Glasgow-based Zoo Architects is nothing if not eclectic. Open to most challenges, it designs furniture, interiors, buildings, landscapes and even boats. ‘We’re architects who’ll do anything within reason. We don’t draw a line between architecture and interior design,’ says Peter Richards, an English architect who set up Zoo four years ago. Graven Images apart, there aren’t that many Scottish design groups with well-developed interior capabilities. Zoo is one of many architectural consultancies which steps into the gap by taking on interiors work. It has had some notable recent successes: for the Republic Bierhalle on Glasgow’s Gordon Street, it combined concrete finishes with huge chunks of Douglas Fir and leather cushions in an attempt to define a modern bierkeller aesthetic. For Oko – billed as the first conveyor-belt sushi bar in Scotland – it went for what Richards describes as ‘1970s Scandinavia meets traditional Japan’ using simple timber furniture. These will be followed by the completion of several arts projects, including the Tramway performance venue in Glasgow, one of several Scottish Arts Council Lottery-funded projects. Zoo hopes to further develop its education, leisure and arts projects, positioning itself as a European rather than purely a Scottish consultancy.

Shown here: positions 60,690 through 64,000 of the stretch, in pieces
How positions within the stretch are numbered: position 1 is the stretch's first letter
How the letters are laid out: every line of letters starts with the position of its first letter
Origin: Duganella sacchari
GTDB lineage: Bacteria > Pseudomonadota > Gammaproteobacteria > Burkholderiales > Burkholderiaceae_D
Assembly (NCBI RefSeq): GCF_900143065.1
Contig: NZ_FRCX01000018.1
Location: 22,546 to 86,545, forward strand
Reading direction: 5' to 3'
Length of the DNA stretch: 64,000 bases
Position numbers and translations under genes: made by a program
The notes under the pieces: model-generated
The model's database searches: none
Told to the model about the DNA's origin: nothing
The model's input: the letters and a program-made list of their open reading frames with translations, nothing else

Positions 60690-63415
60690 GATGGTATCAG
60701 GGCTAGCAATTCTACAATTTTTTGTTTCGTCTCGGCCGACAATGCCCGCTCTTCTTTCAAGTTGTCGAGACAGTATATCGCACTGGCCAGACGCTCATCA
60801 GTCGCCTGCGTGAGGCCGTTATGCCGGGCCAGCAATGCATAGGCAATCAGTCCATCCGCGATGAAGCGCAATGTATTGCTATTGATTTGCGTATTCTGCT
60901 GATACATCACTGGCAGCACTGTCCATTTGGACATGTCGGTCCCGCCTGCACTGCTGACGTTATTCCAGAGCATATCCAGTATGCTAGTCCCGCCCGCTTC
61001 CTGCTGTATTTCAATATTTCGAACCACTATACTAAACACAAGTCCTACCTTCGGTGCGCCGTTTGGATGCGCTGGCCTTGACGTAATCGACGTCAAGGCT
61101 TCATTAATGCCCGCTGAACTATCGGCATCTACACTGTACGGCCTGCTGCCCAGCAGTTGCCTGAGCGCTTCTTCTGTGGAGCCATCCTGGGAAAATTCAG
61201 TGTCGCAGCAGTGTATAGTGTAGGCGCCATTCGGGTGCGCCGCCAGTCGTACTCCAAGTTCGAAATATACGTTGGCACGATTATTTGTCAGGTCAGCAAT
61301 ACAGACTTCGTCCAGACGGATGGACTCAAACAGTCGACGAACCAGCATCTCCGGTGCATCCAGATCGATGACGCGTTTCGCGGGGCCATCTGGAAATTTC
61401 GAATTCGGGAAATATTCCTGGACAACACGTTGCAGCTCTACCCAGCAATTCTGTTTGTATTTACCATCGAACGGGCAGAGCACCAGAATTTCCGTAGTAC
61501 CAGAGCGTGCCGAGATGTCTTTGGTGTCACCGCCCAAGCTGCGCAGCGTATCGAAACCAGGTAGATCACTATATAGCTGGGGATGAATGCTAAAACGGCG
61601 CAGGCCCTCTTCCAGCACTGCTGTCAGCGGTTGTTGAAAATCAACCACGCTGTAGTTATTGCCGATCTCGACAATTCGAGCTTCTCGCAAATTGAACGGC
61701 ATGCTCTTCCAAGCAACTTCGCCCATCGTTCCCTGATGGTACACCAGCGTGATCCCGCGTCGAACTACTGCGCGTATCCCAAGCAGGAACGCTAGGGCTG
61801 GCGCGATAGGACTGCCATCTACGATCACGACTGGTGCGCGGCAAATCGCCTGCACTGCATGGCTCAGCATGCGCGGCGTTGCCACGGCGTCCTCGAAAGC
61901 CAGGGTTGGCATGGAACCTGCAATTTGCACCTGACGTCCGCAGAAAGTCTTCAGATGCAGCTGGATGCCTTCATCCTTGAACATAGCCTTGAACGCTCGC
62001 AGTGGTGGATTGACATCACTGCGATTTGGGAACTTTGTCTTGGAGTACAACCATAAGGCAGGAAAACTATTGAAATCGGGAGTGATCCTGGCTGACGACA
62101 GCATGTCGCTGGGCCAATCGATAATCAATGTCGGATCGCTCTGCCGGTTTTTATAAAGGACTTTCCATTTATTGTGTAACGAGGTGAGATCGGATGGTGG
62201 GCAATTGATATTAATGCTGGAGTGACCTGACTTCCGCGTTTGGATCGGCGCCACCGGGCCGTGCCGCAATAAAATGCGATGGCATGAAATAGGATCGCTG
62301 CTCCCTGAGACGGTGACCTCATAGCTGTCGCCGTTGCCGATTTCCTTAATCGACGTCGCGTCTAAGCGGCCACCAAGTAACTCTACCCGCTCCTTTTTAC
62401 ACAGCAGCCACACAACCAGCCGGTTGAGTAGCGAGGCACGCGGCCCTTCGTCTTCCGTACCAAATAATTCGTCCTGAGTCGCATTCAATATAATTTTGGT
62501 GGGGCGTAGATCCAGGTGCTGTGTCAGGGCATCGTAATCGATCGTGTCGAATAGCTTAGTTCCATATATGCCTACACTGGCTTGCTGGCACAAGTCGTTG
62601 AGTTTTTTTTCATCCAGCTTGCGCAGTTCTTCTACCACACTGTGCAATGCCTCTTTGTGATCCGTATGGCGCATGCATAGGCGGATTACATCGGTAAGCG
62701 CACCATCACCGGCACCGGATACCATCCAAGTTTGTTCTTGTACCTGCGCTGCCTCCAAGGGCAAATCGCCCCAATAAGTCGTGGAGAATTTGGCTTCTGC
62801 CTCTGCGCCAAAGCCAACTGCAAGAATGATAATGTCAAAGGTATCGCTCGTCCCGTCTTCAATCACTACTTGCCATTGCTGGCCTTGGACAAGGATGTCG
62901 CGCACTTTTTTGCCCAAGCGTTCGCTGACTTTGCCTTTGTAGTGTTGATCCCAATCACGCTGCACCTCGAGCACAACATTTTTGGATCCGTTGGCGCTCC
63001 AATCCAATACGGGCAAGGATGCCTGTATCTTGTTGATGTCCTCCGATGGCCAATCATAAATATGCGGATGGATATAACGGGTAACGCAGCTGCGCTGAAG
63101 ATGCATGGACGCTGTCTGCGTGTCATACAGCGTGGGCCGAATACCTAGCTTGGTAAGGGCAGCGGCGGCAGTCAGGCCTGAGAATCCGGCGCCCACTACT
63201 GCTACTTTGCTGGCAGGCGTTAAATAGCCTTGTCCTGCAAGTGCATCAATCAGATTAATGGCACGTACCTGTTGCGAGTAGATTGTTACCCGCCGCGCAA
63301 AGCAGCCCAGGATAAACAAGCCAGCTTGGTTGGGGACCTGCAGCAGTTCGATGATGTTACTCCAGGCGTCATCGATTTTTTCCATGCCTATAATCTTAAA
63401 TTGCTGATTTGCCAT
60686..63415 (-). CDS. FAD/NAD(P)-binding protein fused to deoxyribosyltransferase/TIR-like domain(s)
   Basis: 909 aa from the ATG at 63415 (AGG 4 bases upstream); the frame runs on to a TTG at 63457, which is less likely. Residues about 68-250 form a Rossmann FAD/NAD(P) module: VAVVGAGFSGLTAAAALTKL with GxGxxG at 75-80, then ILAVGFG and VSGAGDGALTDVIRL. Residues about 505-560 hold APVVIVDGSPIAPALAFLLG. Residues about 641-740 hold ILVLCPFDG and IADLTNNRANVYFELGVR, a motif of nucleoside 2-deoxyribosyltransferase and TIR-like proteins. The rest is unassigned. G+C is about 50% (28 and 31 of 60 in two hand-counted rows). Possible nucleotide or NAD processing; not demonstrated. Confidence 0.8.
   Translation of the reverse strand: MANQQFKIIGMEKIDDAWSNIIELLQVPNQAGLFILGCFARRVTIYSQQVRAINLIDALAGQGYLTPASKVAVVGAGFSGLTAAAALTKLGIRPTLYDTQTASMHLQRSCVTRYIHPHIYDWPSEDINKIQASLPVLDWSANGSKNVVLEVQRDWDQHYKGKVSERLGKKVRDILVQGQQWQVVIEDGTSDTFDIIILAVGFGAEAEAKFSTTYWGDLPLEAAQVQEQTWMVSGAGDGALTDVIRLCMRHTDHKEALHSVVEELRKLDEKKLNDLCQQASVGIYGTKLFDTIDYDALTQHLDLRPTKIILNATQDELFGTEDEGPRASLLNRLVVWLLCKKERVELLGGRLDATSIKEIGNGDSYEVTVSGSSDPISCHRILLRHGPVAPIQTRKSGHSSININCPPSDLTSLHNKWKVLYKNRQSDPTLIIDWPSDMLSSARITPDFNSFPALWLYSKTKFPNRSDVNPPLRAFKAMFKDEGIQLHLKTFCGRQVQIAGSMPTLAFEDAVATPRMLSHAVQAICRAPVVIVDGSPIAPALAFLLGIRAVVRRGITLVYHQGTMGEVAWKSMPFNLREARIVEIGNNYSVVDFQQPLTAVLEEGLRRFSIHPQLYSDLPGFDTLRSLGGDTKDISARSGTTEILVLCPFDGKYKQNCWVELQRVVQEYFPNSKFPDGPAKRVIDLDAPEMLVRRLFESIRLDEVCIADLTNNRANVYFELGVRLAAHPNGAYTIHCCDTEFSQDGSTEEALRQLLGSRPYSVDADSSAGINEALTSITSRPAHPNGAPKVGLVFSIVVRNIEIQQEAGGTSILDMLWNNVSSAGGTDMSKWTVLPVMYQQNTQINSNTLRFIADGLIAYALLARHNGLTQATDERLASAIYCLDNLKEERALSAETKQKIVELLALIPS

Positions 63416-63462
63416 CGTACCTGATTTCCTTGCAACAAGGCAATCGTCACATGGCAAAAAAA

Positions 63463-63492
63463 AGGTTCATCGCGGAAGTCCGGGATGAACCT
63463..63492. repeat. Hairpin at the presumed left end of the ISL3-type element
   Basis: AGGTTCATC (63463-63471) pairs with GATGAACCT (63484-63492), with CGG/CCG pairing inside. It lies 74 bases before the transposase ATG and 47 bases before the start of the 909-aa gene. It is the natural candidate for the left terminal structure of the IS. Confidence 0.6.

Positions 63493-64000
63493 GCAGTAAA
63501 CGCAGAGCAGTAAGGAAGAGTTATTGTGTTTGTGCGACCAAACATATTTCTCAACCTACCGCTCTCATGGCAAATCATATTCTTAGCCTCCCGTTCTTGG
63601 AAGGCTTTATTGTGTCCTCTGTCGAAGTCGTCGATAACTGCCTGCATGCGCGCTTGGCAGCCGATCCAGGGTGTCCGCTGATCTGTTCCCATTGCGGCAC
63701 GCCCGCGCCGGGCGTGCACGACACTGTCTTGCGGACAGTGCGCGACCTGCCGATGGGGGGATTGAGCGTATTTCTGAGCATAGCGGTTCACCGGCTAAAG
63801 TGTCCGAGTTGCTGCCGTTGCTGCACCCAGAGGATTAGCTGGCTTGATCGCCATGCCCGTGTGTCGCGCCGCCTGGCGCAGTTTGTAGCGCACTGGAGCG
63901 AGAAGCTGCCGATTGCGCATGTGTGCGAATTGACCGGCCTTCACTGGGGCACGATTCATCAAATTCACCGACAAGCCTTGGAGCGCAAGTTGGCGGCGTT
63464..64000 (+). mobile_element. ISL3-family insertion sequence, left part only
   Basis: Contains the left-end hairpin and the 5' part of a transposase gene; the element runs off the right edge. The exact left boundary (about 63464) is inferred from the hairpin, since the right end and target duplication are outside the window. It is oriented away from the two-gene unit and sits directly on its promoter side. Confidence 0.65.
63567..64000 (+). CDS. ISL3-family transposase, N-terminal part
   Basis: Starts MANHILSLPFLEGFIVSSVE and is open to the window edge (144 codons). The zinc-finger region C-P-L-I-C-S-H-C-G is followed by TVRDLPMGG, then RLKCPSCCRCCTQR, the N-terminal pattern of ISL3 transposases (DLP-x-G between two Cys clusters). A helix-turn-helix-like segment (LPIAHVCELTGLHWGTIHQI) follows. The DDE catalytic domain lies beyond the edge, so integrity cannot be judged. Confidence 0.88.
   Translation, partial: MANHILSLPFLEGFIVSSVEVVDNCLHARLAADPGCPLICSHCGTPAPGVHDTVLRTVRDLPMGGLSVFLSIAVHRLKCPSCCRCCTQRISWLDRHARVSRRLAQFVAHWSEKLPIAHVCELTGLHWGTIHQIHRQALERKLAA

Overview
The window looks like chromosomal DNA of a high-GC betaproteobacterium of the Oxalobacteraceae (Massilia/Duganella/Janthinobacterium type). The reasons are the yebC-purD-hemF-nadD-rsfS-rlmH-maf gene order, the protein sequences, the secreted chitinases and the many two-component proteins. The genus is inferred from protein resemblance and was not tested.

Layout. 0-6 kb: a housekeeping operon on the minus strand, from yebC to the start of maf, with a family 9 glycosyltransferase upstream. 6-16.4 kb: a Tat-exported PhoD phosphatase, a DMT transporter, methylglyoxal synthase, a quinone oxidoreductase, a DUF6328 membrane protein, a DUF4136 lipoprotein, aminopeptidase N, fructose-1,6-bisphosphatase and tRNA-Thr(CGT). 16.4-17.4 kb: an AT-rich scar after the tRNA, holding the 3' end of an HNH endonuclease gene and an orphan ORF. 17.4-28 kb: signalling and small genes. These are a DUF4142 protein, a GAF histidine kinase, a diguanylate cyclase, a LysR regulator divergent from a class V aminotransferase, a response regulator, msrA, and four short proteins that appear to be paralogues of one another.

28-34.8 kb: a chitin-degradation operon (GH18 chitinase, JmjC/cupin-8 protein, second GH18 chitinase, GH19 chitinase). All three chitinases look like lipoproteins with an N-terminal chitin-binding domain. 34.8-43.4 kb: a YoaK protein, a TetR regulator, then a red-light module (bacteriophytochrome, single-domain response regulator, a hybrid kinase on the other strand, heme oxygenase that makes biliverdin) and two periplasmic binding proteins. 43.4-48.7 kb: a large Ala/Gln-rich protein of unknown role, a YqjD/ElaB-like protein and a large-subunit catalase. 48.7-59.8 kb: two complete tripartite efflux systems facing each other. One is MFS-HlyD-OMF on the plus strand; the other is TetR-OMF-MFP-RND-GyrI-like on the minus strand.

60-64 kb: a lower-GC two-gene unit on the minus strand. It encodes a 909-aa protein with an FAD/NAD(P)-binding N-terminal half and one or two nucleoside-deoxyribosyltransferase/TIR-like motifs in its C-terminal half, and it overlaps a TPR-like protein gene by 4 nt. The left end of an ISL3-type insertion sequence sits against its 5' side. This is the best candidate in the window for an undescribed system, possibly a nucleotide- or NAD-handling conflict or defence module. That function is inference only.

Offthetopofmyhead’s founder and creative director says there’s no such thing as brand design and much of what the design industry says about brand is incomprehensible, pretentious and just plain daft.
The new store — conceived by design and architectural practice Gensler — has a gaming lounge, multi-purpose Community Theatre and a McLaren sports car on the ground floor.
From vegan vending machines to zero plastic takeaways, the food industry is finding inventive solutions to its plastic problem.